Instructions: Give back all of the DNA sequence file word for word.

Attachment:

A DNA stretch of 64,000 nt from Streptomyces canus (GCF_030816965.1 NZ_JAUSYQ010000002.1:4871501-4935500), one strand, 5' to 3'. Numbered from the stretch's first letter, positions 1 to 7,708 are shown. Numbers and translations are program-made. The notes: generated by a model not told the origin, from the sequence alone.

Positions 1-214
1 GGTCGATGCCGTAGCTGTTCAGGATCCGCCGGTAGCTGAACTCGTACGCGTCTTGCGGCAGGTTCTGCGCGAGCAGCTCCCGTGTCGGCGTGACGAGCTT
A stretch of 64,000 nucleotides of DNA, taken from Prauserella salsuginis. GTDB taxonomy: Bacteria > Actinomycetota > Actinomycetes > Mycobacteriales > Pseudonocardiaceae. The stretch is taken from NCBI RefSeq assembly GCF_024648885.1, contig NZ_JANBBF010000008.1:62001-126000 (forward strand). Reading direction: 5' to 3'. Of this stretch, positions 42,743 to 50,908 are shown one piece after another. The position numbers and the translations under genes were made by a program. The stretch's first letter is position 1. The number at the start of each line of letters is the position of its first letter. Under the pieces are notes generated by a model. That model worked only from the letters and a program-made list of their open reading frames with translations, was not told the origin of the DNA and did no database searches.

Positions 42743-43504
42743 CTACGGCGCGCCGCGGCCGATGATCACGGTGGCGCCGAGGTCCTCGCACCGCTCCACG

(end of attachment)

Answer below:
A DNA stretch of 64,000 nt from Streptomyces canus (GCF_030816965.1 NZ_JAUSYQ010000002.1:4871501-4935500), one strand, 5' to 3'. Numbered from the stretch's first letter, positions 1 to 7,708 are shown. Numbers and translations are program-made. The notes: generated by a model not told the origin, from the sequence alone.

Positions 1-214
1 GGTCGATGCCGTAGCTGTTCAGGATCCGCCGGTAGCTGAACTCGTACGCGTCTTGCGGCAGGTTCTGCGCGAGCAGCTCCCGTGTCGGCGTGACGAGCTT
A stretch of 64,000 nucleotides of DNA, taken from Prauserella salsuginis. GTDB taxonomy: Bacteria > Actinomycetota > Actinomycetes > Mycobacteriales > Pseudonocardiaceae. The stretch is taken from NCBI RefSeq assembly GCF_024648885.1, contig NZ_JANBBF010000008.1:62001-126000 (forward strand). Reading direction: 5' to 3'. Of this stretch, positions 42,743 to 50,908 are shown one piece after another. The position numbers and the translations under genes were made by a program. The stretch's first letter is position 1. The number at the start of each line of letters is the position of its first letter. Under the pieces are notes generated by a model. That model worked only from the letters and a program-made list of their open reading frames with translations, was not told the origin of the DNA and did no database searches.

Positions 42743-43504
42743 CTACGGCGCGCCGCGGCCGATGATCACGGTGGCGCCGAGGTCCTCGCACCGCTCCACG